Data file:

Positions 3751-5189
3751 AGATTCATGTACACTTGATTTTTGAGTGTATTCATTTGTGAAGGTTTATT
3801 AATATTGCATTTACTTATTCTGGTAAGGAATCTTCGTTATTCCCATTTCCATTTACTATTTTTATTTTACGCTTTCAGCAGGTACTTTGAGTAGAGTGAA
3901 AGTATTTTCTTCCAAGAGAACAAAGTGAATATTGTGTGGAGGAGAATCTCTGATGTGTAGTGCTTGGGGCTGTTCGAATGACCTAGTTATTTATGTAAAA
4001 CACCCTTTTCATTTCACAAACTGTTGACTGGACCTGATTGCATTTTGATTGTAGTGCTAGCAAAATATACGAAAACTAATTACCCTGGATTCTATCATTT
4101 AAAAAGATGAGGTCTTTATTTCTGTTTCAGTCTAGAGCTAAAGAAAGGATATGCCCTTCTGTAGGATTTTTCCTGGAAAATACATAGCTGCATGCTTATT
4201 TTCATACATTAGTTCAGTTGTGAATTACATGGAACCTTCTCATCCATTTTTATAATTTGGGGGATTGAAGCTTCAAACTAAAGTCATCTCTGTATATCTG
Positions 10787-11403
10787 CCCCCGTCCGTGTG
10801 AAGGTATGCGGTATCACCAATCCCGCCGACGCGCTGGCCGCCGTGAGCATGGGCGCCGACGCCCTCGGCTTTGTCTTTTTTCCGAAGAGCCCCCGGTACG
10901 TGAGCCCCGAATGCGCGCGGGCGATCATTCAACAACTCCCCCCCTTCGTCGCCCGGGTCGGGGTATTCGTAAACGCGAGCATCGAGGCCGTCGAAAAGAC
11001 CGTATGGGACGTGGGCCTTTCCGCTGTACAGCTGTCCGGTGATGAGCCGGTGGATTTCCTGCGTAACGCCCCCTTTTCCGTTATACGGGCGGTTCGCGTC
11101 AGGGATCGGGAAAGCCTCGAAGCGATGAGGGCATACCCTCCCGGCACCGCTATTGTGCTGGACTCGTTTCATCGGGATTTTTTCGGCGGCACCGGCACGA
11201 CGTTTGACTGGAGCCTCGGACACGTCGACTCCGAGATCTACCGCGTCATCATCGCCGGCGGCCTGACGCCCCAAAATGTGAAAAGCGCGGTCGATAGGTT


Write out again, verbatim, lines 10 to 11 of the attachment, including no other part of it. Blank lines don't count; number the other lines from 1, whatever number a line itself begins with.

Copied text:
10801 AAGGTATGCGGTATCACCAATCCCGCCGACGCGCTGGCCGCCGTGAGCATGGGCGCCGACGCCCTCGGCTTTGTCTTTTTTCCGAAGAGCCCCCGGTACG
10901 TGAGCCCCGAATGCGCGCGGGCGATCATTCAACAACTCCCCCCCTTCGTCGCCCGGGTCGGGGTATTCGTAAACGCGAGCATCGAGGCCGTCGAAAAGAC